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When author Stephanie Morales-Beaulieu learned that her vivacious, hard-working father, a pastor who came to the ministry later in life, had been diagnosed with amyotrophic lateral sclerosis (ALS), also known as Lou Gehrig's disease, her world turned upside down. By the time Jesse Morales died 15 months later in 2009 at the age of 61, his vulnerable faith and patient endurance had impacted myriad people, both those who knew him personally and those who learned of his story through Morales-Beaulieu’s blog. 

Now, in this biography of her father’s life, Morales-Beaulieu relates Jesse’s childhood experiences in the Philippines, especially his fraught relationship with his abusive father; his trauma because of immigrating to Canada and finding his way as a newcomer; his years of rebellion and hard living; the early years of his often-discordant marriage to Kathy; his submission to Jesus as his Lord and Savior; his eventual call to enter the ministry; his role as father to his four daughters; and his excruciatingly difficult journey with ALS. 

After her father’s funeral and the glowing eulogies were spoken, Morales-Beaulieu noticed something that troubled her: “Over the years, I’ve observed something that I’ve since concluded is a bit problematic: the longer my dad has been gone, the more perfect his memory becomes. Why is this a problem, you may ask? Perfection leaves us impressed, but not inspired. We intuitively understand that no human is perfect, but that doesn’t stop us from forgetting that our heroes are, in fact, human.”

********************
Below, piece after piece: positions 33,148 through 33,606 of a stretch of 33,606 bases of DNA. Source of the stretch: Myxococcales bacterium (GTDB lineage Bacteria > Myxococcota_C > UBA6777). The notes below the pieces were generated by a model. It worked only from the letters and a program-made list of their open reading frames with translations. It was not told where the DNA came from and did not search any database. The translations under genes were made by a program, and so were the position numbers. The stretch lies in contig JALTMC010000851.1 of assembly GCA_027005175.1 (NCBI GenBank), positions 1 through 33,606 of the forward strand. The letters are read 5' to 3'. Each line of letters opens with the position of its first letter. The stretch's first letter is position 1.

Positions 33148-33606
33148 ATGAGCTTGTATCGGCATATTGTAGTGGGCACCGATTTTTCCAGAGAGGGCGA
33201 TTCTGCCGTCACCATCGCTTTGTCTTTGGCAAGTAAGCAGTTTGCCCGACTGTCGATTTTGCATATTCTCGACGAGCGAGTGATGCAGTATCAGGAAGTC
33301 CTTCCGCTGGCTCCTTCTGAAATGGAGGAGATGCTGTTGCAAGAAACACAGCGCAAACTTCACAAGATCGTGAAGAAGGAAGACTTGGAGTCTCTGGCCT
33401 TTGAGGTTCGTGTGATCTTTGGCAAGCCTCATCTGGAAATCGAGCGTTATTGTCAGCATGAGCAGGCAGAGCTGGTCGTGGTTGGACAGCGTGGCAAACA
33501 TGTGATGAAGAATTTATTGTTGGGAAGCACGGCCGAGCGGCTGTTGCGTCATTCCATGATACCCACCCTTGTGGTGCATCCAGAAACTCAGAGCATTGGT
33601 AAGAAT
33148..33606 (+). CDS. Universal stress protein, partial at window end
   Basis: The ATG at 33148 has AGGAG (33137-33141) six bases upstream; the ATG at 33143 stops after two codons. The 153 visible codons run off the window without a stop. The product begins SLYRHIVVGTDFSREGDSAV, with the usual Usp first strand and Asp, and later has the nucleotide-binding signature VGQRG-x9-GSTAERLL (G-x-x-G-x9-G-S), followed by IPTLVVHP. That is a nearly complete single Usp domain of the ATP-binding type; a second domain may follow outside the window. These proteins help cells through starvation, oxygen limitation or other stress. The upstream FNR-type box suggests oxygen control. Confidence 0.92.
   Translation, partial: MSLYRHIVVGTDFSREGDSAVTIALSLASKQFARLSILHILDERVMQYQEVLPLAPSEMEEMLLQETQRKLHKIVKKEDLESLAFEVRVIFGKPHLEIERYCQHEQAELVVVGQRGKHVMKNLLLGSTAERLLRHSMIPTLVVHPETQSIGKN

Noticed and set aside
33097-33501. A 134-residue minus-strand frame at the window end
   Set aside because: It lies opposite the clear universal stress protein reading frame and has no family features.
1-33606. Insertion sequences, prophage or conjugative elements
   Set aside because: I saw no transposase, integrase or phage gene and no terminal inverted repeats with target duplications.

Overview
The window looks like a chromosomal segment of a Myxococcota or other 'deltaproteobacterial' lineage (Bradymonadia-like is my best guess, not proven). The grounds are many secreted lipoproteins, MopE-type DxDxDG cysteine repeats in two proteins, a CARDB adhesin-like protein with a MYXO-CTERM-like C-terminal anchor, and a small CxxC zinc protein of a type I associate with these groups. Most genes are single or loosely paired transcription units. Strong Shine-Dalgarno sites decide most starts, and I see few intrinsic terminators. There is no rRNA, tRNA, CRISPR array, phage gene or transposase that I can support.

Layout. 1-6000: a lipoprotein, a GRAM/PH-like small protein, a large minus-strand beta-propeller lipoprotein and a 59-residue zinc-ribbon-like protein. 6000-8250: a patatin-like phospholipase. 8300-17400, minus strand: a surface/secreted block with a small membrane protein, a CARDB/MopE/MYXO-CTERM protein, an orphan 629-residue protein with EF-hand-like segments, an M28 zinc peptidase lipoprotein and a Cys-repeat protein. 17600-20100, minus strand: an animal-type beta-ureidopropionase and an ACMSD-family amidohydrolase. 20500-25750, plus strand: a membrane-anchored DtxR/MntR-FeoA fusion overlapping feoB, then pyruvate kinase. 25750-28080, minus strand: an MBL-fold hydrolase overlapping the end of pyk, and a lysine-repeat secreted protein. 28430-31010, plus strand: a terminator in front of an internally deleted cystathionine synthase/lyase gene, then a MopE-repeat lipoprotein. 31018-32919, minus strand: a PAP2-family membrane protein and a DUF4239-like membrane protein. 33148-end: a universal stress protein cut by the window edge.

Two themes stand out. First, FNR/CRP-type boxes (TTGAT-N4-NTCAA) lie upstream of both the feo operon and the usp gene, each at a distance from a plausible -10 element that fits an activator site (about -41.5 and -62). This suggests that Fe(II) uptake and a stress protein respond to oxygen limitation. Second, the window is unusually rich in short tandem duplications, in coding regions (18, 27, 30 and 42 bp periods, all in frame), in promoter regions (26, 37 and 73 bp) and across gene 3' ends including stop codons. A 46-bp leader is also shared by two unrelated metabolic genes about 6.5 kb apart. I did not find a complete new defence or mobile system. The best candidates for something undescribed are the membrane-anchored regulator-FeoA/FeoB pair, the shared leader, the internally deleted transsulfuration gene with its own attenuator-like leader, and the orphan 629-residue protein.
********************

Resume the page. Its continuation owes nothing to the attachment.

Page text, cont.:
To counteract the idolizing of her father and to provide an avenue for inspiration and not just being impressed, Morales-Beaulieu offers a biography of her dad that is raw, vulnerable, and realistic. In her pastoral, frank, and deeply affectionate narrative, Morales-Beaulieu refuses to idolize anyone, even her beloved dad: “Perhaps we could acknowledge that our heroes are simply human, closing the gap between us and them. And since they’re just like us, they don’t belong on a pedestal. We belong together, both standing on the level ground at the foot of the cross, where all the ordinary folk have the opportunity to live lives of faith.” (Word Alive Press)

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